Blog ››› ››› ALEX MORASH
A recent Vice report detailed Alliance Defending Freedom’s (ADF) stealth years-long effort to chip away at the separation of church and state in public schools and take away the rights of LGBTQ students. Most recently, as Vice reported, ADF was a “major force” behind the Trinity Lutheran Church v. Comer case in which the Supreme Court ruled that the state of Missouri violated the church’s First Amendment rights by denying it access to government grants meant for secular use. Trinity v. Comer was viewed as a “major First Amendment decision” in terms of the separation of church and state.
Media Matters identified ADF as the anti-LGBTQ hate group leading the national campaign against transgender students in November 2015. Since then, ADF has kept up its assault on the rights of transgender students to access a fair and equal education: It has drafted a model policy to deny transgender students equal protection in school, repeatedly sent representatives to testify at school board meetings to advocate against protecting transgender students, and even sued school districts for implementing transgender-inclusive policies.
Vice reported that ADF has “an army of over 2,600 private attorneys and assets of around $40 million” to work on clawing back the rights of LGBTQ youth in schools:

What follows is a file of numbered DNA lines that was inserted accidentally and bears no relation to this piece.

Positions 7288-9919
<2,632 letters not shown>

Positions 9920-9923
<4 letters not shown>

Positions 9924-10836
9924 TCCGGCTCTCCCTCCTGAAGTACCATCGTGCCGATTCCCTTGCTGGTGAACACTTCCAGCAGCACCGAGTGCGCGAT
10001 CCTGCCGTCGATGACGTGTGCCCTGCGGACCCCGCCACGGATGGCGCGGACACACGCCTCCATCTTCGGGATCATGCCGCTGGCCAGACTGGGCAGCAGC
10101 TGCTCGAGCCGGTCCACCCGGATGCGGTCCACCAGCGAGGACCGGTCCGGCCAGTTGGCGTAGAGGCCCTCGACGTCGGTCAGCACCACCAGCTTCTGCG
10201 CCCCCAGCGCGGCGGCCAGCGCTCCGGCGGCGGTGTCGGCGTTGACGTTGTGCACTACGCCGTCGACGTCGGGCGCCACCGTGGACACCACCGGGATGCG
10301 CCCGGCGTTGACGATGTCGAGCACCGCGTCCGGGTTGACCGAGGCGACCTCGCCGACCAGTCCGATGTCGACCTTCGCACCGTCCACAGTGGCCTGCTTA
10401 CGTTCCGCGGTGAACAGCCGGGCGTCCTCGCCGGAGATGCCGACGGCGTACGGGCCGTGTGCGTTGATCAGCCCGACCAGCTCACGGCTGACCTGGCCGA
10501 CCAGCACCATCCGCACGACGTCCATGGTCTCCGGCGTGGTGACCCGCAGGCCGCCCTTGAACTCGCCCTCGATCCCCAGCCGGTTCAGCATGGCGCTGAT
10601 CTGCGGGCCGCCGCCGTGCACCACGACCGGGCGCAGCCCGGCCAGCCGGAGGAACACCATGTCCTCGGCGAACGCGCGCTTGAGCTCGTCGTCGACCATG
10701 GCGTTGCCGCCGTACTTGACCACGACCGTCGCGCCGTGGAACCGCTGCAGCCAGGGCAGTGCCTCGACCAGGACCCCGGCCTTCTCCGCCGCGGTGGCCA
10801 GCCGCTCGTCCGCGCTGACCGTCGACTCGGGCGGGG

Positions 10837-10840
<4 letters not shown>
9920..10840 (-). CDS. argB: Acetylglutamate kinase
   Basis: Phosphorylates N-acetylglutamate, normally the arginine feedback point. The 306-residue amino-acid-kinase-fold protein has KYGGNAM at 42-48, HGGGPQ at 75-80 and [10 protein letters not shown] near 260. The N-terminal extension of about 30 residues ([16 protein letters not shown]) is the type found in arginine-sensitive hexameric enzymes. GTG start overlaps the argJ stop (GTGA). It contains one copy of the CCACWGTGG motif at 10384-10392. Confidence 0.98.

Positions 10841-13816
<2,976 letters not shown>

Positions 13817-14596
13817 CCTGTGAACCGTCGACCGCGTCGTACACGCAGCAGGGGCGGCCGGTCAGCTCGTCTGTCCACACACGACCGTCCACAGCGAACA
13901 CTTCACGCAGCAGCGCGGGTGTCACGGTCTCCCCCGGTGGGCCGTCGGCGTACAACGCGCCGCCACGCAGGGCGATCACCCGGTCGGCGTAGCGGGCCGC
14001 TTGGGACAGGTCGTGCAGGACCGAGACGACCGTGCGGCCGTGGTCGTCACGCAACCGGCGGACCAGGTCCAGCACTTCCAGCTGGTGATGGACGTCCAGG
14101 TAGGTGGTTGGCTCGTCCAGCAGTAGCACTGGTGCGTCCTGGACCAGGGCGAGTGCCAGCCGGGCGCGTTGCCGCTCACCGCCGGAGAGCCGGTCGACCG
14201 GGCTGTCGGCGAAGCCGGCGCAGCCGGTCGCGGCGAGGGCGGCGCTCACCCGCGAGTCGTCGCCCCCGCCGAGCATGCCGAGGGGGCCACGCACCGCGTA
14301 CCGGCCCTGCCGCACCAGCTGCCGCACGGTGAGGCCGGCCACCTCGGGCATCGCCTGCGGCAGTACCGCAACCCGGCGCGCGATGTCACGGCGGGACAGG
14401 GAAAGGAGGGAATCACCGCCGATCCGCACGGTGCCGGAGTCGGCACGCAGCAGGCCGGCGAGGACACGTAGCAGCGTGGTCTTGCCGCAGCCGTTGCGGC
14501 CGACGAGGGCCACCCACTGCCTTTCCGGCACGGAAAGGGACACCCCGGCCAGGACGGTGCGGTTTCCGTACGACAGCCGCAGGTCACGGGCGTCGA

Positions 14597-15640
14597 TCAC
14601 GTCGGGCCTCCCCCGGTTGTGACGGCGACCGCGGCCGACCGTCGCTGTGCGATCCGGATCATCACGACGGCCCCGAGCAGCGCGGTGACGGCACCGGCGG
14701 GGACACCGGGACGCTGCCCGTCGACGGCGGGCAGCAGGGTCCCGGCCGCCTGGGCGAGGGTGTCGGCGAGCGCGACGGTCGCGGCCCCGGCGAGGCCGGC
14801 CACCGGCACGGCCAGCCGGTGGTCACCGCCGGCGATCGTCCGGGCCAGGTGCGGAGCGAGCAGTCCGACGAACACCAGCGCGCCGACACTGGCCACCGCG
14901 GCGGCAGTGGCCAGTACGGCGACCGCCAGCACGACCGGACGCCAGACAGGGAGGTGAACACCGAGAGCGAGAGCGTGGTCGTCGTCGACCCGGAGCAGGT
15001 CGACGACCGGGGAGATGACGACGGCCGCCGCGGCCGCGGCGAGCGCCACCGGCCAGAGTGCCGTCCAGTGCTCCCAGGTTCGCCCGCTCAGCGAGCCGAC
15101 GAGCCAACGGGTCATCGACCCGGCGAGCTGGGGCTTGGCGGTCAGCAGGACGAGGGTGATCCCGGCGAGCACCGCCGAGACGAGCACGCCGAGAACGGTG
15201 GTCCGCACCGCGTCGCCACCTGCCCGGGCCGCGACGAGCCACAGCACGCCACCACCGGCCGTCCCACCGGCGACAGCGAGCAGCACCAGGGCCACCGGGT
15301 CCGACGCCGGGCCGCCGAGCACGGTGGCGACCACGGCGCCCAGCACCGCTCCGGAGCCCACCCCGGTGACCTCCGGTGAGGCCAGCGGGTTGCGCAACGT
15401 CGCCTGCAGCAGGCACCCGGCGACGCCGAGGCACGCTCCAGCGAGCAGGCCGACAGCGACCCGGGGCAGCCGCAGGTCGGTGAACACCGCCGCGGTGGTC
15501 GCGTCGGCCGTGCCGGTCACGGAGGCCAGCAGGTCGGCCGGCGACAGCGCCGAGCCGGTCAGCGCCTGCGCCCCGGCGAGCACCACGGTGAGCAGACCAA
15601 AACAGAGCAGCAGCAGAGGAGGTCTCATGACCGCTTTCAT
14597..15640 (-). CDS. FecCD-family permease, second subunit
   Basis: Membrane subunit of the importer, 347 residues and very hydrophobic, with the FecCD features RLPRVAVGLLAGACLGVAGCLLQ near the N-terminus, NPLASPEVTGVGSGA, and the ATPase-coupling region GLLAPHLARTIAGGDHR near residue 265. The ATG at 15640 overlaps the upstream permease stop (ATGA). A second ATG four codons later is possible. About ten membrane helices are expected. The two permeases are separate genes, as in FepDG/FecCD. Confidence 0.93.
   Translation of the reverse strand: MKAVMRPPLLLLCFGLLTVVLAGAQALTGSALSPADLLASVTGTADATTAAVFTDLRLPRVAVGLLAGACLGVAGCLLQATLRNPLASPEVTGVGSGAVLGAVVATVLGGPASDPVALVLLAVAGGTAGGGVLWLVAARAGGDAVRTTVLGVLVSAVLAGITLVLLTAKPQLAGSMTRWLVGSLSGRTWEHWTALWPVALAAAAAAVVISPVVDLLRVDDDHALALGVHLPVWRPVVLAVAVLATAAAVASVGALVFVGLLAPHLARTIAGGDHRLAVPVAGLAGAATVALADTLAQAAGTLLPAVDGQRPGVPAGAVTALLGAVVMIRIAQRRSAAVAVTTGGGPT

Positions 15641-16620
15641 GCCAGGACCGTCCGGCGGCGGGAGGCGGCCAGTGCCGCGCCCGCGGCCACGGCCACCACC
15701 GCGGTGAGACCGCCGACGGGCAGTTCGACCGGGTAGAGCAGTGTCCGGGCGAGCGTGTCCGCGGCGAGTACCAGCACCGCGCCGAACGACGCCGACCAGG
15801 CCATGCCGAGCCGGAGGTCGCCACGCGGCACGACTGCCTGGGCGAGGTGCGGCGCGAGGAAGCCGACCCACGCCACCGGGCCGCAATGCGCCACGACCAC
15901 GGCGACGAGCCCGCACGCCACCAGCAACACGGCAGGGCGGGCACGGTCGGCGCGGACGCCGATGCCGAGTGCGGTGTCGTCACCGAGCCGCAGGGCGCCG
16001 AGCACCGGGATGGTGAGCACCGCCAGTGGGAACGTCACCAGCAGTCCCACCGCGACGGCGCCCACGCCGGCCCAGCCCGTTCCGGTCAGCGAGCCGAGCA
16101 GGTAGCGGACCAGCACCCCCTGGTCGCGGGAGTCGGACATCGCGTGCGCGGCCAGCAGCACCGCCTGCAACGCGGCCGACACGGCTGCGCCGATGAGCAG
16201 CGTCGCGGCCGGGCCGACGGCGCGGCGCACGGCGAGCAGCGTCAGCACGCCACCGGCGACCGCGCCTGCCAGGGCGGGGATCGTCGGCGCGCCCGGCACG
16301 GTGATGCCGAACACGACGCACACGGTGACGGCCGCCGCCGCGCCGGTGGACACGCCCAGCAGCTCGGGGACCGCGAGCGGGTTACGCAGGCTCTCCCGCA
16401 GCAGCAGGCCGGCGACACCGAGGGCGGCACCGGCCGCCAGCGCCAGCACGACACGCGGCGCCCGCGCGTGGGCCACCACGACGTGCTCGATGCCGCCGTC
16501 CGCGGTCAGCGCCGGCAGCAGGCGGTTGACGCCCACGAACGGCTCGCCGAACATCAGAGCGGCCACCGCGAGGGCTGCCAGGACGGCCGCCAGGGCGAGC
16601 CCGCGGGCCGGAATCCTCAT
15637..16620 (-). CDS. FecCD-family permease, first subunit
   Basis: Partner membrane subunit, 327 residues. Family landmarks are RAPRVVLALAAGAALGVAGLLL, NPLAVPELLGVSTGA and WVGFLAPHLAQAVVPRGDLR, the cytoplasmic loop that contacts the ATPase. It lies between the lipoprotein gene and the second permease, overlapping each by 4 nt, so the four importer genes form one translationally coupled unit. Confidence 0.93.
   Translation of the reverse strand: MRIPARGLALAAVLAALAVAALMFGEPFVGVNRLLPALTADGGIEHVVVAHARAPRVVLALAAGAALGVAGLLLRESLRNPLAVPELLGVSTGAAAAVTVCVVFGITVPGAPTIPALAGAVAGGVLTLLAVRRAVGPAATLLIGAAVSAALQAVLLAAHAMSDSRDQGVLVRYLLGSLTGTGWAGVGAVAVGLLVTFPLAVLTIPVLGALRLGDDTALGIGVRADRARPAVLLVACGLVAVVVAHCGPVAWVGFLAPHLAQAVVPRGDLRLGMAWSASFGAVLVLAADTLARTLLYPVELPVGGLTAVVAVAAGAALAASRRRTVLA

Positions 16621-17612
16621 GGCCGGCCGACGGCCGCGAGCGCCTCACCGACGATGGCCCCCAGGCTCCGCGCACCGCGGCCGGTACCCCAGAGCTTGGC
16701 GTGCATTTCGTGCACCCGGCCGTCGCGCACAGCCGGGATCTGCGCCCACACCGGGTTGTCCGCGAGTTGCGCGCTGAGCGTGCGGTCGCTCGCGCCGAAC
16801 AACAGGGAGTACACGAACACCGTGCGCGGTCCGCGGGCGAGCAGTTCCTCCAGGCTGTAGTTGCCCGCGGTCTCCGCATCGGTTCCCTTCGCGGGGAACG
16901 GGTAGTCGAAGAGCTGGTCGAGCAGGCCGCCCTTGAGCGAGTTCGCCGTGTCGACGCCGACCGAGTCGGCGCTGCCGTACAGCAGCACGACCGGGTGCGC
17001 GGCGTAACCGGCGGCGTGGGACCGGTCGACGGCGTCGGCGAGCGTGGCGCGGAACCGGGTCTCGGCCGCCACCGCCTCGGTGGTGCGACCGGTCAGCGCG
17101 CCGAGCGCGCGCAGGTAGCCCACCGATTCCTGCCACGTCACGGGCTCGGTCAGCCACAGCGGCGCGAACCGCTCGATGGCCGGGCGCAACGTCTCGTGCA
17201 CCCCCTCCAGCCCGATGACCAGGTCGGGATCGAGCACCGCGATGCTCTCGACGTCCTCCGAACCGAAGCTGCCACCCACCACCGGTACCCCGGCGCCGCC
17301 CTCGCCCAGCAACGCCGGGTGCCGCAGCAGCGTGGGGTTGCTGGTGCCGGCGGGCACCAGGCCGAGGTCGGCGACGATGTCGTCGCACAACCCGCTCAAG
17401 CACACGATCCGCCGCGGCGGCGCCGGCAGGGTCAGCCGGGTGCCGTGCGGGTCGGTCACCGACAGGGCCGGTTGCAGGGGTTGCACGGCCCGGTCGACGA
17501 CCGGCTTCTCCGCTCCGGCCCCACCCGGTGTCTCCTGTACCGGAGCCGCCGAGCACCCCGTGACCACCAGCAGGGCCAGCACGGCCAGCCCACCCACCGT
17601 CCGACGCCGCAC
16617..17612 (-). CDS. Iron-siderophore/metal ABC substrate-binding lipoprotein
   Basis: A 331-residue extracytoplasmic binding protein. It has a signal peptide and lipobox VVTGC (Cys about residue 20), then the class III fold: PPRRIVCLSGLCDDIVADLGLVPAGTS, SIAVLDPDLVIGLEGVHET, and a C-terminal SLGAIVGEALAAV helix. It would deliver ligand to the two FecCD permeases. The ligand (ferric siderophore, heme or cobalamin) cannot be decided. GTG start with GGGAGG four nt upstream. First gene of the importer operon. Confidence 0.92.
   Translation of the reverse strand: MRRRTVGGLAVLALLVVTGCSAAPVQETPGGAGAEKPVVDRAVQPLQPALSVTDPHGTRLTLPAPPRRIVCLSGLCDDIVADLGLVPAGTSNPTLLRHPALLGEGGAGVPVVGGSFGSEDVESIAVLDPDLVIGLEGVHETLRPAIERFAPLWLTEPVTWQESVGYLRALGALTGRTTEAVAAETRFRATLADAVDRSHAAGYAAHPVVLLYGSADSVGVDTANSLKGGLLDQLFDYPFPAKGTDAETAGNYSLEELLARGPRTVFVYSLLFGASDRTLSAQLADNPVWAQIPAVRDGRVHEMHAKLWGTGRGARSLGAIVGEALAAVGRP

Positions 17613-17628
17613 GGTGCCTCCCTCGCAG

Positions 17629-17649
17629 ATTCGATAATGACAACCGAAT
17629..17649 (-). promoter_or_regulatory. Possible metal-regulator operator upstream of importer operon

Why has the organization dedicated so much attention to schools in recent years? According to [Angelo] Carusone at Media Matters, maintaining control of the country's education system is part of ADF's long view of the fight to control public policy.
“They see this as a generational fight, and you target kids when you're fighting a generational war,” he said. “They think they can turn the tides of culture, and they're willing to fight this for decades... They're not fighting individual skirmishes over individual policies. They see this as a battle in a decades-long, multi-generational effort to make sure every member of the LGBT community is not just pushed back into the closet, but put in jail.”
The report also highlighted efforts by LBGTQ organizations and coalitions, such as the Eliminate Hate campaign, to push back against ADF’s actions:
That the ADF has taken such an active role in manipulating educational policy has not gone unnoticed by LGBTQ organizations. Recently, a coalition of LGBTQ advocacy groups launched a campaign called “Eliminate Hate,” dedicated to exposing ADF interference in school districts and bringing attention to other anti-LGBTQ hate groups.
“It's bad enough when you're not accepted at home,” said Sara Grossman, communications manager at the Matthew Shepard Foundation (MSF), which advocates for an end to violence against LGBTQ people. “Sometimes school is your safe space. To take that away is atrocious. They're just kids.”
Besides media outreach, coalition partners are also placing op-eds in major news outlets, and working to connect supportive parents with school officials so that their voices can't be ignored.
But it’s going to be difficult to counter the ADF’s vast legal and financial resources, particularly now that they've been successful in the Trinity case. With a sympathetic administration in the White House, it’ll be easier than ever for states to reduce funding for public schools and increase funding for discriminatory private schools.